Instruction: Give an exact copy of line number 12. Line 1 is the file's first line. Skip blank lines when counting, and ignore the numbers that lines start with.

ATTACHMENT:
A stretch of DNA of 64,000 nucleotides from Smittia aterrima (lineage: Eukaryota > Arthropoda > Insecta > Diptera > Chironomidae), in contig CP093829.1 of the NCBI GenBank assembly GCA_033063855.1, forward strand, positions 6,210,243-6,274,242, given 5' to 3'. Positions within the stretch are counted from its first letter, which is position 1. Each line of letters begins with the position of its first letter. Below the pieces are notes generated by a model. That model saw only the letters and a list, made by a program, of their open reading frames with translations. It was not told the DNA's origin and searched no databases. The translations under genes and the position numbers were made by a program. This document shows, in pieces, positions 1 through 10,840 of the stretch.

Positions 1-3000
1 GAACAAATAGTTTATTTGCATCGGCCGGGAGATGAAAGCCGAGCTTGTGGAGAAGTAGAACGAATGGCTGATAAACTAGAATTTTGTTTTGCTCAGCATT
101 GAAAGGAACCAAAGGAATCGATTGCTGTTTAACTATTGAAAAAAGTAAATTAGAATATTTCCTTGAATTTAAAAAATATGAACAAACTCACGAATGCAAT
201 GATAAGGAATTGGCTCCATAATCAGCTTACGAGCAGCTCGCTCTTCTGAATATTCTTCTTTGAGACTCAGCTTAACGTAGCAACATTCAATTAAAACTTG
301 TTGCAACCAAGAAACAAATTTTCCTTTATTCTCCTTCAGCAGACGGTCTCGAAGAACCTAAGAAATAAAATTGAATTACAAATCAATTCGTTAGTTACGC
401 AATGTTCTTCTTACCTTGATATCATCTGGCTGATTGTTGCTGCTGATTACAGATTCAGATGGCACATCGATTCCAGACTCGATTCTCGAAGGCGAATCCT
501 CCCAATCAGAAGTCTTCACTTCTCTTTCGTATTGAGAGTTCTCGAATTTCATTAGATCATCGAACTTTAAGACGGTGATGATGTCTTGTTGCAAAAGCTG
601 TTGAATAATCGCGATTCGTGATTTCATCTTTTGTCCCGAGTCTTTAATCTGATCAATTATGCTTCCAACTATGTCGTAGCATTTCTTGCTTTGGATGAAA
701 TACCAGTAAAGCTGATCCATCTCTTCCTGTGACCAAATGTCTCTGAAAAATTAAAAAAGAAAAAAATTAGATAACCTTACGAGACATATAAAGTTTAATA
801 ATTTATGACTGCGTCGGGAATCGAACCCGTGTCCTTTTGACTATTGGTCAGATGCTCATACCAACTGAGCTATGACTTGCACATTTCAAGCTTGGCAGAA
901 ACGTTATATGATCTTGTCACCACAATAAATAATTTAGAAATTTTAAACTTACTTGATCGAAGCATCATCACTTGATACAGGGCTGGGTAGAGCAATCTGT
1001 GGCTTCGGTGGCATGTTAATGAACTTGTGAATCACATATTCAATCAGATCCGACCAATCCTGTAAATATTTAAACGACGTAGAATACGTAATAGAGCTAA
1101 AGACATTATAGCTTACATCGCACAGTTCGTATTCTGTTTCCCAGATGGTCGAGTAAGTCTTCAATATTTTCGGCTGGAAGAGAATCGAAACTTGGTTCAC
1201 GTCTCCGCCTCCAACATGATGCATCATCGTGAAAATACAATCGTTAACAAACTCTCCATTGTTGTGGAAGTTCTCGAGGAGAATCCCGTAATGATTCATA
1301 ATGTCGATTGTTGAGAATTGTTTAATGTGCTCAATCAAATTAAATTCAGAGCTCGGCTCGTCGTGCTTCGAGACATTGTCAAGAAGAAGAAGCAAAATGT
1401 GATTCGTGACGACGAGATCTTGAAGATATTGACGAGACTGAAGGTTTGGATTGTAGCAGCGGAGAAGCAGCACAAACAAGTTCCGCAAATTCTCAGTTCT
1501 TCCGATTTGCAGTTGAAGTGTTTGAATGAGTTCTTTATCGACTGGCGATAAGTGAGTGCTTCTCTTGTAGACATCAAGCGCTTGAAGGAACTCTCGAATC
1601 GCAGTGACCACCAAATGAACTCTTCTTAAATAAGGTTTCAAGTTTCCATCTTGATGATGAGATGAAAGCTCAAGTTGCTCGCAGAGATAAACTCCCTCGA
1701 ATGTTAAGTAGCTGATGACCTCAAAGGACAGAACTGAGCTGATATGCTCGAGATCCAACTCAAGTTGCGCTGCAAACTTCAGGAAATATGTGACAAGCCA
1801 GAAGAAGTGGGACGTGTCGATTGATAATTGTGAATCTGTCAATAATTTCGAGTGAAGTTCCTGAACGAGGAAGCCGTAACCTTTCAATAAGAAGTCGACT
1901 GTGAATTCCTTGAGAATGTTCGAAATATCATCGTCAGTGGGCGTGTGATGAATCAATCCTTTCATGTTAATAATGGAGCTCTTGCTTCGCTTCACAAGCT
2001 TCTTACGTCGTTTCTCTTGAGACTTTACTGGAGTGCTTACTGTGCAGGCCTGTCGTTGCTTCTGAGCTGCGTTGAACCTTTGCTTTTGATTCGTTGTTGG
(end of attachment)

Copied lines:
901 ACGTTATATGATCTTGTCACCACAATAAATAATTTAGAAATTTTAAACTTACTTGATCGAAGCATCATCACTTGATACAGGGCTGGGTAGAGCAATCTGT